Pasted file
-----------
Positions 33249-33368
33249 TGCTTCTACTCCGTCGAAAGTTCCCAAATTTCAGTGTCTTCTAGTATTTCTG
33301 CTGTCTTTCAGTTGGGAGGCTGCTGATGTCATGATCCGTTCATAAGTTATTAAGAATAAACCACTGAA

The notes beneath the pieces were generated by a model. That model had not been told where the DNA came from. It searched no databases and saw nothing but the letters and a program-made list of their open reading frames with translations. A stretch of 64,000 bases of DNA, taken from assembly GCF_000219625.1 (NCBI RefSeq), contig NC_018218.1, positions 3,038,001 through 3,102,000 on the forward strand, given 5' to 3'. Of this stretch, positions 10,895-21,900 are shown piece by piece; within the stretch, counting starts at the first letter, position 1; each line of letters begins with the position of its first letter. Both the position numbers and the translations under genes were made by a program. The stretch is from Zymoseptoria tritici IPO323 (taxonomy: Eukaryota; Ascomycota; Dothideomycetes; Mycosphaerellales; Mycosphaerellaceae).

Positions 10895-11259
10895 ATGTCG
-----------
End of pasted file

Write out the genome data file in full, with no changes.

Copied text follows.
Positions 33249-33368
33249 TGCTTCTACTCCGTCGAAAGTTCCCAAATTTCAGTGTCTTCTAGTATTTCTG
33301 CTGTCTTTCAGTTGGGAGGCTGCTGATGTCATGATCCGTTCATAAGTTATTAAGAATAAACCACTGAA

The notes beneath the pieces were generated by a model. That model had not been told where the DNA came from. It searched no databases and saw nothing but the letters and a program-made list of their open reading frames with translations. A stretch of 64,000 bases of DNA, taken from assembly GCF_000219625.1 (NCBI RefSeq), contig NC_018218.1, positions 3,038,001 through 3,102,000 on the forward strand, given 5' to 3'. Of this stretch, positions 10,895-21,900 are shown piece by piece; within the stretch, counting starts at the first letter, position 1; each line of letters begins with the position of its first letter. Both the position numbers and the translations under genes were made by a program. The stretch is from Zymoseptoria tritici IPO323 (taxonomy: Eukaryota; Ascomycota; Dothideomycetes; Mycosphaerellales; Mycosphaerellaceae).

Positions 10895-11259
10895 ATGTCG